The assessment of building damage following a natural disaster is a crucial step in determining the impact of the event itself and gauging reconstruction needs. Automatic methods for deriving damage maps from remotely sensed data are preferred, since they are regarded as being rapid and objective. We propose an algorithm for performing unsupervised building segmentation and damage assessment using airborne light detection and ranging (lidar) data. Local surface properties, including normal vectors and curvature, were used along with region growing to segment individual buildings in lidar point clouds. Damaged building candidates were identified based on rooftop inclination angle, and then damage was assessed using planarity and point height metrics. Validation of the building segmentation and damage assessment techniques were performed using airborne lidar data collected after the Haiti earthquake of 2010. Building segmentation and damage assessment accuracies of 93.8% and 78.9%, respectively, were obtained using lidar point clouds and expert damage assessments of 1953 buildings in heavily damaged regions. We believe this research presents an indication of the utility of airborne lidar remote sensing for increasing the efficiency and speed at which emergency response operations are performed.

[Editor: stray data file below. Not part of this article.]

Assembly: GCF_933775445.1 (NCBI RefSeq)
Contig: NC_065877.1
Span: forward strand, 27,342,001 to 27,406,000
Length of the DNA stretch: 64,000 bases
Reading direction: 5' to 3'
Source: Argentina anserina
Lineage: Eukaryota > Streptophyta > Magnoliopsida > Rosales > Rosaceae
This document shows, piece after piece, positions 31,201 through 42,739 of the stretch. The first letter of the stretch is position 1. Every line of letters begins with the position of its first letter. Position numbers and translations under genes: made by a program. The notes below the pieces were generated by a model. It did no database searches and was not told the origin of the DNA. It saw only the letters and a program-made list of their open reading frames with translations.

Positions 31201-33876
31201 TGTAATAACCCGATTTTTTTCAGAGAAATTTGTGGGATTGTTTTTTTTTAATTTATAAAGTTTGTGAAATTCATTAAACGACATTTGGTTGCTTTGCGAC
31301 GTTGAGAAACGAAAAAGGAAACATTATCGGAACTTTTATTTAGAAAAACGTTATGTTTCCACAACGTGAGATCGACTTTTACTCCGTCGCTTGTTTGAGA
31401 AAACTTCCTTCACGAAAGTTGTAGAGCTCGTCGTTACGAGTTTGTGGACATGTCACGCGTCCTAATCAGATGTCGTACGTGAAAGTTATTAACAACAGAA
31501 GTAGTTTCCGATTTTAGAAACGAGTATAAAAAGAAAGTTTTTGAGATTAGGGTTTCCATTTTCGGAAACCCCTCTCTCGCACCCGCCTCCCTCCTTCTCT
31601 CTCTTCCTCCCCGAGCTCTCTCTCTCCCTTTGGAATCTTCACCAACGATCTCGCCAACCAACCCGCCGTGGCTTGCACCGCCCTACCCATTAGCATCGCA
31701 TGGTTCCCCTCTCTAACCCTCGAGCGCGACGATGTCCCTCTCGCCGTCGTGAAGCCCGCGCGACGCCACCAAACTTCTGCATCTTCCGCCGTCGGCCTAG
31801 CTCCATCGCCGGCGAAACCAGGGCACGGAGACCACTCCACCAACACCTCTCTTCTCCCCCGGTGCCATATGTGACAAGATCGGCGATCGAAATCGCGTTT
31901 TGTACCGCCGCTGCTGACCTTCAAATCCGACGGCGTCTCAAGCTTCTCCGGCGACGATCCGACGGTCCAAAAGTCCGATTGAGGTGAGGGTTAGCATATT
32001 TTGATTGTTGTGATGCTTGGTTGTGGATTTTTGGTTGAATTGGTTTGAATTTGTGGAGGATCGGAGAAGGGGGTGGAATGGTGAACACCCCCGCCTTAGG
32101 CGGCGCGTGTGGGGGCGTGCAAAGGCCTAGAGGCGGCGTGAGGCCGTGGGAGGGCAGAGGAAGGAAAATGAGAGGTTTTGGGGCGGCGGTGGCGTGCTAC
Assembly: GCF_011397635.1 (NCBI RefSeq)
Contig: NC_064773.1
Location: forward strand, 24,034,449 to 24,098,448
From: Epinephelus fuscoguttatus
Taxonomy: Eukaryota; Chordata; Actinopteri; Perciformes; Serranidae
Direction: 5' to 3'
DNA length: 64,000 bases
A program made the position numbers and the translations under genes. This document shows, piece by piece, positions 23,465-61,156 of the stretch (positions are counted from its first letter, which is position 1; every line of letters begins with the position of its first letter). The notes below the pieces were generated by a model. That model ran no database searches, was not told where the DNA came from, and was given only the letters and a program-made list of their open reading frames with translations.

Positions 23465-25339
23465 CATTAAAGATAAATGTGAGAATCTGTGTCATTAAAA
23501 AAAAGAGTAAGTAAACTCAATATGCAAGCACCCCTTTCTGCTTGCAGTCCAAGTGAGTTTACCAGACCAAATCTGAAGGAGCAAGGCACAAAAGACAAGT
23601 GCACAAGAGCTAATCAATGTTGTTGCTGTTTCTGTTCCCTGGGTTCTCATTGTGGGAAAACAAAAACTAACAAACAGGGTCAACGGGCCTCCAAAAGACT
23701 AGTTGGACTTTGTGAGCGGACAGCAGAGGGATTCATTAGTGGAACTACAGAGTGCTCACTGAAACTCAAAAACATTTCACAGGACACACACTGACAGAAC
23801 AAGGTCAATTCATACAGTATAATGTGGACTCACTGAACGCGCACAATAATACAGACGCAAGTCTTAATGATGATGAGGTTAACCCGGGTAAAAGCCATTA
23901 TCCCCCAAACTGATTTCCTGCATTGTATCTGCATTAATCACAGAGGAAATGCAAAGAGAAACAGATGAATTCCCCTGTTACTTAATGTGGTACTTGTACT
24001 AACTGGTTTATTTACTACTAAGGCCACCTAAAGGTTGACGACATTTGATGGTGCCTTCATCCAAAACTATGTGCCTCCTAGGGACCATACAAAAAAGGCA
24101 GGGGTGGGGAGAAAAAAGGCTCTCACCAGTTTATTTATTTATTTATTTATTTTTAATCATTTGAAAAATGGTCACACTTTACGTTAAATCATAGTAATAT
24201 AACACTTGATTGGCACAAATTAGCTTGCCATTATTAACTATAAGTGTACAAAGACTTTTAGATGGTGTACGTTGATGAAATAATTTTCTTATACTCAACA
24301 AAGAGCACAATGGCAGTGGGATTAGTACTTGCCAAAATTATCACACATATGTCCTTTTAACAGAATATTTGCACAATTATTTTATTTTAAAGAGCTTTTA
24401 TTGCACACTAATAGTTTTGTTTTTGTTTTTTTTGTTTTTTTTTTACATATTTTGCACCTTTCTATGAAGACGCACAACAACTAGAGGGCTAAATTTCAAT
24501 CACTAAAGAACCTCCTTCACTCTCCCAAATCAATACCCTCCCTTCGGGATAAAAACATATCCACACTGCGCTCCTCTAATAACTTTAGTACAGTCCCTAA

Rapid knowledge of road network conditions is vital to formulate an efficient emergency response plan following any major disaster. Fallen buildings, immobile vehicles, and other forms of debris often render roads impassable to responders. The status of roadways is generally determined through time and resource heavy methods, such as field surveys and manual interpretation of remotely sensed imagery. Airborne lidar systems provide an alternative, cost-e↵ective option for performing network assessments. The 3D data can be collected quickly over a wide area and provide valuable insight about the geometry and structure of the scene. This paper presents a method for automatically detecting and characterizing debris in roadways using airborne lidar data. Points falling within the road extent are extracted from the point cloud and clustered into individual objects using region growing. Objects are classified as debris or non-debris using surface properties and contextual cues. Debris piles are reconstructed as surfaces using alpha shapes, from which an estimate of debris volume can be computed. Results using real lidar data collected after a natural disaster are presented. Initial results indicate that accurate debris maps can be automatically generated using the proposed method. These debris maps would be an invaluable asset to disaster management and emergency response teams attempting to reach survivors despite a crippled transportation network.